Article from RCI
Posted: August 24, 2021 9:22 PM
Liberal Leader Justin Trudeau promised Tuesday a suite of new measures to help Canadians buy a home at a time when the red-hot housing market has made owning property seem like a distant dream for many young people.
Speaking to reporters in Hamilton, Trudeau said the real estate market is marked by
uncertainty and a COVID-fuelled spike has led to soaring prices, bidding wars, rampant speculation and a slew of vacant properties — a situation that demands government intervention to ease more people into their own homes.
The aggressive plan — billions in new funding, a temporary ban on
flipping homes, blocking foreign nationals from buying homes for two years and new regulatory measures to police exploitative real estate agents — comes at a time when Canadians are telling pollsters that housing is one of the issues they care about most.
The three-point program includes commitments to
unlock home ownership through new government funding, a plan to build more homes to address supply constraints and measures to establish and protect new rights for buyers.
If you work hard, if you save, that dream of having your own place should be in reach. But for too many people, it just isn't — and that's not right, Trudeau said.
You shouldn't have to move far away from your job, or school or family to afford your rent. You shouldn't lose a bidding war on your home to speculators. It's time for things to change.
Promise to double tax credit
If re-elected on Sept. 20, Trudeau promised to introduce a first home savings account, which will allow Canadians up to age 40 to save $40,000 toward their first home and withdraw it tax-free when it comes time to buy. Money added to the account will go in tax-free and will also be withdrawn without any taxes owing on possible investment gains.
A Liberal government would double the first-time homebuyers tax credit from $5,000 to $10,000, an incentive that will help with the many closing costs that come with buying property.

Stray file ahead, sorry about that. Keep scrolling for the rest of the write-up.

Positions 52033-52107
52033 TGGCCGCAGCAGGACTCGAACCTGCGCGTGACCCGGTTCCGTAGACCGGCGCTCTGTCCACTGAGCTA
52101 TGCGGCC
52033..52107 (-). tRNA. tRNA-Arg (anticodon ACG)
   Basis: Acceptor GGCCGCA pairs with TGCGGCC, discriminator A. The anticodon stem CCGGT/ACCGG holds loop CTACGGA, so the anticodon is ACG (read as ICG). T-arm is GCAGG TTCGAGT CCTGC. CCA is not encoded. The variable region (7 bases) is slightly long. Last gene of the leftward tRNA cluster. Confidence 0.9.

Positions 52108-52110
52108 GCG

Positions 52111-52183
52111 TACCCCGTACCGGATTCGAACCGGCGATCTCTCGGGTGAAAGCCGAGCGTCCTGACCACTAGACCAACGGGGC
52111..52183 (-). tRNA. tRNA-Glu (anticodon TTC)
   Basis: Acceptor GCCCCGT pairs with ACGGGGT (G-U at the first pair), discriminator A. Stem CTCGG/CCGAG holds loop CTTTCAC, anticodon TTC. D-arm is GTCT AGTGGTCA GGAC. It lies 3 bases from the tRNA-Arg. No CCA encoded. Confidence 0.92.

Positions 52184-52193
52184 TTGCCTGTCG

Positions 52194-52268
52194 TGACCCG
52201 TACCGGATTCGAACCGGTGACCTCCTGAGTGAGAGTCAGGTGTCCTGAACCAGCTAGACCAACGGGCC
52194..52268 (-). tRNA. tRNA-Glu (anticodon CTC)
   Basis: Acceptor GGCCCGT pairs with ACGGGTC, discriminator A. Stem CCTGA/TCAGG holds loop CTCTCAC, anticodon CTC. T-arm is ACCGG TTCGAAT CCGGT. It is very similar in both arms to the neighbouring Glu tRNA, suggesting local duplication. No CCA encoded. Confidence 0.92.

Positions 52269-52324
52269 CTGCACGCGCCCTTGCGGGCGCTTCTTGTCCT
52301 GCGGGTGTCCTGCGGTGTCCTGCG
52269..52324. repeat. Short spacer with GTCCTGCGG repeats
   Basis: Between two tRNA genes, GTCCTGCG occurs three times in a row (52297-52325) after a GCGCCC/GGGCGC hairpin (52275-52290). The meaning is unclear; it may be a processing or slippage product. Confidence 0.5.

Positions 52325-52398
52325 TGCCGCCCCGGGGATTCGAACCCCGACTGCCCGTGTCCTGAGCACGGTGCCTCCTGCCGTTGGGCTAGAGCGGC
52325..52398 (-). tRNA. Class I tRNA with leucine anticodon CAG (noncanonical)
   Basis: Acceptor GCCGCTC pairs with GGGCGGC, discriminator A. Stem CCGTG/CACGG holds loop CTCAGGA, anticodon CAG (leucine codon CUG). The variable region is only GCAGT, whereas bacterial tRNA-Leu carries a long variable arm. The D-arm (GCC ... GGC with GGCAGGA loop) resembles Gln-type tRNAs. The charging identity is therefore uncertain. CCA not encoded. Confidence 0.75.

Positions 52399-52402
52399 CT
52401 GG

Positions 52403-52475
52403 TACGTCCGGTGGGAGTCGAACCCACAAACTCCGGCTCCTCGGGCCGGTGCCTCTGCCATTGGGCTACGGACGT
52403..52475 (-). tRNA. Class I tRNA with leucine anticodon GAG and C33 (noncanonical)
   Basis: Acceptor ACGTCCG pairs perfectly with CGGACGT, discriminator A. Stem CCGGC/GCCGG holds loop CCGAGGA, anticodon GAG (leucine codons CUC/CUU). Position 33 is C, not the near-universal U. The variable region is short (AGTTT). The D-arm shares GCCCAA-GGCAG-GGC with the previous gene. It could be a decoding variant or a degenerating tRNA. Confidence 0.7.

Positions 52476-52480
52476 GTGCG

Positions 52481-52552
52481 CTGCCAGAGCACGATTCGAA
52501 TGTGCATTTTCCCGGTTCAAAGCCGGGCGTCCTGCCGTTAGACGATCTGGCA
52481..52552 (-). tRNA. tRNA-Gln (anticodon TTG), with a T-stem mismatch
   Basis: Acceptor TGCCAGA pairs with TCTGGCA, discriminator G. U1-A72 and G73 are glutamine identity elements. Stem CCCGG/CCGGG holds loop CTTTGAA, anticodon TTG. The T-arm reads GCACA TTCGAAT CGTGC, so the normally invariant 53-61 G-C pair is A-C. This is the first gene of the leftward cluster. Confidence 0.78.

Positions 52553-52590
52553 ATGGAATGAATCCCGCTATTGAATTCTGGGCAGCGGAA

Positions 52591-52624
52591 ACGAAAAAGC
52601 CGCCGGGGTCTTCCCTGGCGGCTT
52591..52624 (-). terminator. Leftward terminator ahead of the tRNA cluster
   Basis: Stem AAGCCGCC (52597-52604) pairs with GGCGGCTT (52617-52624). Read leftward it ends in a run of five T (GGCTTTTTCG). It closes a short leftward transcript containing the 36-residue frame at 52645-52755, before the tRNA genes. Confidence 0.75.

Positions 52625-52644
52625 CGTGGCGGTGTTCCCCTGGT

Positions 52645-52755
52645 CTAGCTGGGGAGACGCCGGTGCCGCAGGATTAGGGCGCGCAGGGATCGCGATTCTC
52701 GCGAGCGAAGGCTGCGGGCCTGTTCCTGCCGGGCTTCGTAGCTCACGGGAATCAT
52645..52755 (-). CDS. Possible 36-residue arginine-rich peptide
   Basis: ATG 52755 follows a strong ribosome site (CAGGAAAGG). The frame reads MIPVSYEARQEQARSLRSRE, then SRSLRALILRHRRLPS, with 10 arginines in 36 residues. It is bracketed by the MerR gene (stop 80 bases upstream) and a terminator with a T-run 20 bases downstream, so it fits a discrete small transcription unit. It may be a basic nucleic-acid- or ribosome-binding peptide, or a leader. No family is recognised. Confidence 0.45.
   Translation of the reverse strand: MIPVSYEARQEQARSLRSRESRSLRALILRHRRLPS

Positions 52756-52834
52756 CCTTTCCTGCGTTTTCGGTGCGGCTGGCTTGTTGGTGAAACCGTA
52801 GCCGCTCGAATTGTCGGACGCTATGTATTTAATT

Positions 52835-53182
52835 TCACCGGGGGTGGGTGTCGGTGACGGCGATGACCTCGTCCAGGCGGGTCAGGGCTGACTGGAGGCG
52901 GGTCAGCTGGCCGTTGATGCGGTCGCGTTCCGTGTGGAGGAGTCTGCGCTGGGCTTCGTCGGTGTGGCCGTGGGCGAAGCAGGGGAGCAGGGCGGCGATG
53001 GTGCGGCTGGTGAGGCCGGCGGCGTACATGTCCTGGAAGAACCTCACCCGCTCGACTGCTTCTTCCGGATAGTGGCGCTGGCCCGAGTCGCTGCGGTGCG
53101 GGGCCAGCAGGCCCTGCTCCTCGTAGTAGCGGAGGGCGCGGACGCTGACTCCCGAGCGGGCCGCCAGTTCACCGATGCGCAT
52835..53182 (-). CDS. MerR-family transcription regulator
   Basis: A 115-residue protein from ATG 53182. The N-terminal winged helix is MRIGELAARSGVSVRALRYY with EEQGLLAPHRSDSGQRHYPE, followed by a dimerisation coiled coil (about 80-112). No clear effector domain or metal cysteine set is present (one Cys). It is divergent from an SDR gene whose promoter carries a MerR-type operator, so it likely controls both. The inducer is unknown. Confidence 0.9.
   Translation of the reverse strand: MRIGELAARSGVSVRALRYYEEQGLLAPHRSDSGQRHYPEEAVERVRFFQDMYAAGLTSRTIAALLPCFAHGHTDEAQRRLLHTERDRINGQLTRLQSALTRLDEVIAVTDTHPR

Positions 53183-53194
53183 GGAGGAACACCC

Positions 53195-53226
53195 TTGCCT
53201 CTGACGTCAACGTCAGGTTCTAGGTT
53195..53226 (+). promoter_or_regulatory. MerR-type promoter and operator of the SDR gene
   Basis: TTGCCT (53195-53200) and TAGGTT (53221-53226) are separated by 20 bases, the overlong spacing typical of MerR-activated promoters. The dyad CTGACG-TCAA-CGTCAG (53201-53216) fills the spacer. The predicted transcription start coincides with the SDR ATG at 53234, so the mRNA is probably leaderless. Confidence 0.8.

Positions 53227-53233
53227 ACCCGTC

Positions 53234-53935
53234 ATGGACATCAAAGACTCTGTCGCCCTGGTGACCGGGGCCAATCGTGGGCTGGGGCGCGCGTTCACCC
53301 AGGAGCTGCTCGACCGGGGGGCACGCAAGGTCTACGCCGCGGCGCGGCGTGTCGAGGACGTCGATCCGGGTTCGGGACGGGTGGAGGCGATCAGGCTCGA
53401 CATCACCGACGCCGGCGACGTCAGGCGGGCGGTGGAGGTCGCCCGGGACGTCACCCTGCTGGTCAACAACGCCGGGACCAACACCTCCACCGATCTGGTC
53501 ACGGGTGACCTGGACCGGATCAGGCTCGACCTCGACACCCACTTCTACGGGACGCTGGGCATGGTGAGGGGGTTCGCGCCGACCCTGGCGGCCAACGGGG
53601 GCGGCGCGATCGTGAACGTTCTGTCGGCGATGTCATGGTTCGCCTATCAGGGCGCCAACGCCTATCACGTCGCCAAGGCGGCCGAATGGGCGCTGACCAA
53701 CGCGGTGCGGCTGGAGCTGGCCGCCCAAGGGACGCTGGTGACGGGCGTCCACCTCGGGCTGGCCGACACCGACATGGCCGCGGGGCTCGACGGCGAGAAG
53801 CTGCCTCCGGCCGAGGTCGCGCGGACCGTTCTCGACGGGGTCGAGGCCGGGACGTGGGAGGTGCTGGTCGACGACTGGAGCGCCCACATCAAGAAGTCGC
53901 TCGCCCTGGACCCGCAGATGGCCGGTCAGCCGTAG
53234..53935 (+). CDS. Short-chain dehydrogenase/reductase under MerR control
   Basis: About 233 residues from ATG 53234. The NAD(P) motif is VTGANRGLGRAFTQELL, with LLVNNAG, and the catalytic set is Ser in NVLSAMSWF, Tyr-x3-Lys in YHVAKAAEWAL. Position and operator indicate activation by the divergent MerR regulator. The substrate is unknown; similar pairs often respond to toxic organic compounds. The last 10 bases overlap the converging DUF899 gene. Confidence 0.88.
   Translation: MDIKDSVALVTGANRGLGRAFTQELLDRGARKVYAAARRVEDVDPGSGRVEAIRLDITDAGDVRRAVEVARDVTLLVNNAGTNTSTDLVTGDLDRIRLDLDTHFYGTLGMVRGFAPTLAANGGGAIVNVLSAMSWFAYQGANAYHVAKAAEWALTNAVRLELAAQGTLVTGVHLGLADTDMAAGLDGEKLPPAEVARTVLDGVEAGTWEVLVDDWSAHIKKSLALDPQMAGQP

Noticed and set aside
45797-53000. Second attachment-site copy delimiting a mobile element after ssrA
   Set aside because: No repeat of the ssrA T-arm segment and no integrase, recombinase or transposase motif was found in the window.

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To reduce mortgage costs, a Trudeau-led government would force the Canada Mortgage and Housing Corporation to slash mortgage insurance rates by 25 per cent — a $6,100 savings for the typical person. The Liberals are also proposing a sort of
rent-to-own program with $1 billion in new funding to
create a pathway for renters in five years or less.
To help with the supply side of the equation, Trudeau promised to
build, preserve or repair 1.4 million homes in the next four years, by giving cities
new tools to speed up housing construction. A re-elected Liberal government would create a $4-billion pool of cash that cities can tap if they help create
middle-class homes. The party believes this program, which will crack down on speculators owning vacant land, will result in tens of thousands of new homes in four years.
The party is also promising $2.7 billion over four years to build or repair more affordable homes; money to convert empty office space into housing; a
multigenerational home renovation tax credit, to offset the costs of adding a secondary unit to a home; and more money for Indigenous housing to help First Nations, Métis and Inuit people who live in substandard conditions.
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'Total price transparency'
Trudeau also promised to crack down on abusive real estate practices that have made buying a home an unpleasant experience for many in recent years.
A new federal Home Buyers' Bill of Rights will ban blind binding — homebuyers vying for the same property often don't know how much others are offering — as well as establish a legal right to home inspection; ensure
total price transparency so a would-be buyer knows the history of recent house sale prices; require more disclosure from real estate agents who represent both the buyer and the seller; and demand banks offer mortgage deferrals for six months if someone loses their job.
Matching a promise made by the Conservatives, a Liberal government would also ban new foreign ownership of Canadian homes for the next two years, a measure designed to put a pause on rampant housing speculation driven by offshore money.
The Liberals would also impose an
anti-flipping tax on residential properties, which would require properties be held for at least 12 months.
John Paul Tasker · CBC News